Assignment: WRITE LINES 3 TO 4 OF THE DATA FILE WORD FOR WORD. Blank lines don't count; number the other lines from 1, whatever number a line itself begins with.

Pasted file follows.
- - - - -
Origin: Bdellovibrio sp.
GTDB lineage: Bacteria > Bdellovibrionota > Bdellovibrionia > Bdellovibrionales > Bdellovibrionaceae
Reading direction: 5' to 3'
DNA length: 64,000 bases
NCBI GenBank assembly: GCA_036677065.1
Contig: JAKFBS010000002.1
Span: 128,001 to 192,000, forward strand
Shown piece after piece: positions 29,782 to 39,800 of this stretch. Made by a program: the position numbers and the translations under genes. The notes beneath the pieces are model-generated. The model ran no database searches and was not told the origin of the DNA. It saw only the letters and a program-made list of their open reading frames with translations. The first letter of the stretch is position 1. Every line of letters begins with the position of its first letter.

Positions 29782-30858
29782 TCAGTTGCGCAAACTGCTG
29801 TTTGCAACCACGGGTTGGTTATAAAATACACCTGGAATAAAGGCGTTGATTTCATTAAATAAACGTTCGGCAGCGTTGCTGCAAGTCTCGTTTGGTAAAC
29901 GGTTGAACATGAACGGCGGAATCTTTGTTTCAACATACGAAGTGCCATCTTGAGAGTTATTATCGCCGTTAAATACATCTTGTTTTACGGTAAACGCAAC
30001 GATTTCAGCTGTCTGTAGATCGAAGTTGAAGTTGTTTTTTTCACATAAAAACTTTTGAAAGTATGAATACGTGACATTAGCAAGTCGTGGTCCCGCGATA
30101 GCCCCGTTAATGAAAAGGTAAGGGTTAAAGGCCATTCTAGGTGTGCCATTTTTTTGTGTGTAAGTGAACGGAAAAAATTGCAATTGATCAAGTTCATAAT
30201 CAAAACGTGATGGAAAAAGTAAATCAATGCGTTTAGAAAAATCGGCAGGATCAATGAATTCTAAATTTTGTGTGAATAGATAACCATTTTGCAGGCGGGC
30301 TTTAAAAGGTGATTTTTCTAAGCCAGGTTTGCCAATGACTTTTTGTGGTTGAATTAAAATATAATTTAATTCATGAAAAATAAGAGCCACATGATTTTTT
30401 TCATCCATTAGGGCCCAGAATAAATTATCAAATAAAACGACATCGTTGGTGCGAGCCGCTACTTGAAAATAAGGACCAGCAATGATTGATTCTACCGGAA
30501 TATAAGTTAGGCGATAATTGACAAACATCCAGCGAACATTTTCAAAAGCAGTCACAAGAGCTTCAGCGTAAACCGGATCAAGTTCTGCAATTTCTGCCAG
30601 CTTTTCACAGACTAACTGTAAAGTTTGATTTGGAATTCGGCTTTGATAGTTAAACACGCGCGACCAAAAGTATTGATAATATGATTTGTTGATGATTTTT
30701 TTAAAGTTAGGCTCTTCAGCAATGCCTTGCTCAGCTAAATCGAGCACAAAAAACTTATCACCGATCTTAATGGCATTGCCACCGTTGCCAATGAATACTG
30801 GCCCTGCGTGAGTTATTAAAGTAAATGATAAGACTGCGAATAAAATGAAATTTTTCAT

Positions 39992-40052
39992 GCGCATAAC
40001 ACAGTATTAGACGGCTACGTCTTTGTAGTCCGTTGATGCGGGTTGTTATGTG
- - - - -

Reading direction: 5' to 3'
DNA length: 64,000 bases